The conversion unit 12 converts the input image information input in the receiving unit 11 into output image information in which, with regard to both color components, the number of gray levels per pixel is reduced as compared with the input image information. More specifically, the conversion unit 12 converts input image information in which the number of gray levels per pixel of the first color component is M1 (which is an integer equal to 3 or more) and the number of gray levels per pixel of the second color component is M2 (which is an integer equal to 3 or more) into output image information in which the number of gray levels per pixel of the first color component is N1 (which is an integer equal to 2 or more and is less than M1) and the number of gray levels per pixel of the second color component is N2 (which is an integer equal to 2 or more and is less than M2).

According to the present exemplary embodiment, from a viewpoint of suppressing generation of interference fringes (moiré fringes), the conversion unit 12 performs conversion of image information such that the gray level of the input image information with regard to both color components is expressed by the grey level value of each pixel and the dot density in the output image information. More specifically, the conversion unit 12 converts the image information by means of a method of expressing the gray level by the dot density (e.g. FM screen processing, error diffusion processing, and so on).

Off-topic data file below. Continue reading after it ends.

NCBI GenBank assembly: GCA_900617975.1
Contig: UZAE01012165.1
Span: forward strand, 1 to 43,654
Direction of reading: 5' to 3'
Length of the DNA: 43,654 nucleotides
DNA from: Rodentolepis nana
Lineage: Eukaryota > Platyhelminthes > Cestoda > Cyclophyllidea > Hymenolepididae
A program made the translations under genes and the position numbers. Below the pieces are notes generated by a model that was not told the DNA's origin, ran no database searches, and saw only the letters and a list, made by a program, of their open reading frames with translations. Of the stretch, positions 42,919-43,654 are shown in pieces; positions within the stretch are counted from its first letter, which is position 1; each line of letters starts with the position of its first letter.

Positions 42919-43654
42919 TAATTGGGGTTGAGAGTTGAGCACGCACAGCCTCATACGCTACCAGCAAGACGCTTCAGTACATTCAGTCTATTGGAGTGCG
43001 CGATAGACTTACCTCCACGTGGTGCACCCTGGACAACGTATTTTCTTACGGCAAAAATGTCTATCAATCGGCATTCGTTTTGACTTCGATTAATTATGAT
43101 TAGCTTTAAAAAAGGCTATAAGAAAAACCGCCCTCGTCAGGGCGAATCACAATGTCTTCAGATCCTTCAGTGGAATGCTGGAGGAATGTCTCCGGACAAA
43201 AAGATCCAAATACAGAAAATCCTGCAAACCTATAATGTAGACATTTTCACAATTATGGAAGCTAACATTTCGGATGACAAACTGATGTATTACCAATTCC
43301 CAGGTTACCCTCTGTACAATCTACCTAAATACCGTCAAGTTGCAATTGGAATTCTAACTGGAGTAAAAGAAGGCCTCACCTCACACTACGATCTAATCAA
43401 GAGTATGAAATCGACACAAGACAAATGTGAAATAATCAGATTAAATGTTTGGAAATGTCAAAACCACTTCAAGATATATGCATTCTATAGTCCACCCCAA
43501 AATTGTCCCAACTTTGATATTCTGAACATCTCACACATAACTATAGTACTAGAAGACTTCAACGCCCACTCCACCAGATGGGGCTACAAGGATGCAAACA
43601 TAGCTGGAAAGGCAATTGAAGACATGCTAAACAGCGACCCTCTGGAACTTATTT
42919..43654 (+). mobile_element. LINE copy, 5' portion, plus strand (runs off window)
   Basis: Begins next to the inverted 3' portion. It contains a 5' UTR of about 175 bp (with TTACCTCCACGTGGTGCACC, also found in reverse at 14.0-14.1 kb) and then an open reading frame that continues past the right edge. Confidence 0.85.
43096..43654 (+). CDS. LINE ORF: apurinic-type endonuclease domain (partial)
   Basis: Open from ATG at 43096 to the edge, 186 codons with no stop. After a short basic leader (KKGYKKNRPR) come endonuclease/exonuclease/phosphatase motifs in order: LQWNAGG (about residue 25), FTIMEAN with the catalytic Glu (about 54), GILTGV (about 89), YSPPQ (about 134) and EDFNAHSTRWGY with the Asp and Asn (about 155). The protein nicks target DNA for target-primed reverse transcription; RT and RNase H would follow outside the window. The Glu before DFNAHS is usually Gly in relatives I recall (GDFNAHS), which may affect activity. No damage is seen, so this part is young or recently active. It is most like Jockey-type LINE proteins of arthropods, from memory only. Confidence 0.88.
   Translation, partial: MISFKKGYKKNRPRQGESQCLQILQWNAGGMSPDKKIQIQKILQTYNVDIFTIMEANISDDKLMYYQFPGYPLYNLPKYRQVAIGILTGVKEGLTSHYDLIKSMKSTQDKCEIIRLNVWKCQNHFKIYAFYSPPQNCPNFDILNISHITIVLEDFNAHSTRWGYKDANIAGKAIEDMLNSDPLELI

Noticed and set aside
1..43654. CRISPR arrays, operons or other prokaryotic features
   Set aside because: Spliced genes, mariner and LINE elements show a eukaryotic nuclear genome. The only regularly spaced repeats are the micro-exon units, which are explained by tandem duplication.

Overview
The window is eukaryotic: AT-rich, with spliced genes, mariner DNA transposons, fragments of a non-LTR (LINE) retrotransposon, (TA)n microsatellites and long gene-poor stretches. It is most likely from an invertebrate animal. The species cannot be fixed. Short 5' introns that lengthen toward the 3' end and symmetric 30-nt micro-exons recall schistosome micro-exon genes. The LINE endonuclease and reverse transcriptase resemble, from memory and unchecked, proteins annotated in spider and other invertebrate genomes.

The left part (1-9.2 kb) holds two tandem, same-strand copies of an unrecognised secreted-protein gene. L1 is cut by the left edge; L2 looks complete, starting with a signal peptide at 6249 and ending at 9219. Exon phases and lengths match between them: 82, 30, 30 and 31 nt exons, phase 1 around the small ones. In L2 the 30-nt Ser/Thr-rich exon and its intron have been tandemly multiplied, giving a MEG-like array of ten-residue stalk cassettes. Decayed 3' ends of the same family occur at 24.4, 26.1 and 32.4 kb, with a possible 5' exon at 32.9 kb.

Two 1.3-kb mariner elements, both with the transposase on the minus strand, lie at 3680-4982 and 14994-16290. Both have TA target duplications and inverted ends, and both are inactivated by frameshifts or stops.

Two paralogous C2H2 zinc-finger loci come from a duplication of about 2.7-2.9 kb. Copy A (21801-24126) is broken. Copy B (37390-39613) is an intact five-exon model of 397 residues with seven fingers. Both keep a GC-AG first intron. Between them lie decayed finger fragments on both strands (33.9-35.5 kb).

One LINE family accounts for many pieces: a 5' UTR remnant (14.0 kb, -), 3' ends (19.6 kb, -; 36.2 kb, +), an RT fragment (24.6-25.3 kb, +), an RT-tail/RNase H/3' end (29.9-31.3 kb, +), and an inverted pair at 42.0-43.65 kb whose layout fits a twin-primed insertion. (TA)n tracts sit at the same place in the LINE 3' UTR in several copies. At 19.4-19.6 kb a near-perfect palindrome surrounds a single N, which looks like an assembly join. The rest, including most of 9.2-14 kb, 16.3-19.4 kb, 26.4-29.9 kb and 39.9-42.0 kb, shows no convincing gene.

Further, according to the present exemplary embodiment, from a viewpoint of suppressing generation of color unevenness caused by a dot of the first color component and a dot of the second color component that are adjacent to each other or overlap each other, the conversion unit 12 performs conversion of image information such that the dot size differs between the first color component and the second color component in the output image information. For example, the conversion unit 12 converts image information such that the dot size of one color component is 1.2 or more times the dot size of the other color component.

Here, if a dot size is large, the level of graininess is poor. Yellow has a better level of graininess than do cyan, magenta, and black. Therefore, in the present exemplary embodiment, when the input image information includes a yellow color component and at least one of cyan, magenta, and black color components, the conversion unit 12 converts the image information such that the dot size of the yellow color component is larger than the dot size of the at least one of cyan, magenta, and black color components.